The US government in a compliance note listed Turkey as being among possible “transshipment points” used to evade sanctions and export controls and illegally redirect restricted items to Russia or Belarus, Voice of America’s (VOA) Turkish service reported on Friday.
Over the year following Russia’s invasion of Ukraine, the US government’s Department of the Treasury’s Office of Foreign Assets Control (OFAC) and the Department of Commerce’s Bureau of Industry and Security (BIS), along with international partners and allies, have imposed sanctions and export controls in an effort to degrade Russia’s ability to wage its war.
The joint compliance note, issued by the Departments of Justice, Commerce and Treasury and released on Thursday, aims to “inform the private sector about enforcement trends and provide guidance to the business community on compliance with US sanctions and export laws.”
In the note the three agencies highlighted several tactics to assist the private sector in identifying warning signs regarding the methods used to try to evade Russia-related sanctions and export controls, such as the use of third-party intermediaries or transshipment points to circumvent restrictions.
They said such “red flags” as routing purchases through certain transshipment points commonly used to illegally redirect restricted items to Russia or Belarus, including China, Armenia, Turkey and Uzbekistan, can indicate that a third-party intermediary may be engaged in efforts to evade sanctions or export controls.
Among the other signs listed were the use of corporate vehicles to obscure ownership, source of funds or countries involved; the use of shell companies to conduct international wire transfers; last-minute changes to shipping instructions that appear contrary to customer history or business practices; and transactions involving a change in shipments or payments that were previously scheduled for Russia or Belarus.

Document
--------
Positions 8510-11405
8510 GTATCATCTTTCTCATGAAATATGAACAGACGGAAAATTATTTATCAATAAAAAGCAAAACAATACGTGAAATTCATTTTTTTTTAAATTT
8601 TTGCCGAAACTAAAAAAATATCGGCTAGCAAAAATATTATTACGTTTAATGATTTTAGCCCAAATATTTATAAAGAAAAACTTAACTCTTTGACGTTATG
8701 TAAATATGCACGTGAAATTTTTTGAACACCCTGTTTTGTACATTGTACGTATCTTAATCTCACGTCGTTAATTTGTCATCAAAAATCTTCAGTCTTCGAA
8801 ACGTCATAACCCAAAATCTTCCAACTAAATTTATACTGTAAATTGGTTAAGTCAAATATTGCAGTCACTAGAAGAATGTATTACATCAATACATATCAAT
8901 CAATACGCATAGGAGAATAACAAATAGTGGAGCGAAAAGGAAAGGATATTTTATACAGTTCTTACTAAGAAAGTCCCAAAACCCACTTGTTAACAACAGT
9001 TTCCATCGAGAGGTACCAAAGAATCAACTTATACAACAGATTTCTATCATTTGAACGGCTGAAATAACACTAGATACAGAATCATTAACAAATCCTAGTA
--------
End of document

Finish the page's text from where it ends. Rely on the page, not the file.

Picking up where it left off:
In the conclusion of the note, multinational companies are urged to be “vigilant” in their compliance efforts and to be on the lookout for possible attempts to evade US laws.
“The U.S. government has a variety of tools to crack down on evasion efforts, and … it will not hesitate to pursue criminal prosecutions, administrative enforcement actions or additional designations where the circumstances so warrant,” the note said.
The top sanctions official from the US Treasury Department, Brian Nelson, visited Turkey in early February and warned businesses that they could lose access to the US market if they engage in business with entities that are subject to US sanctions.
“… We are working to stop and prevent Russian efforts to circumvent international sanctions and financial controls in dozens of countries, including Türkiye. … In engaging with sanctioned Russian entities, Turkish businesses and banks could put themselves at risk of sanctions and a potential loss of access to G7 markets and correspondent relationships,” Nelson said in a speech in Turkey.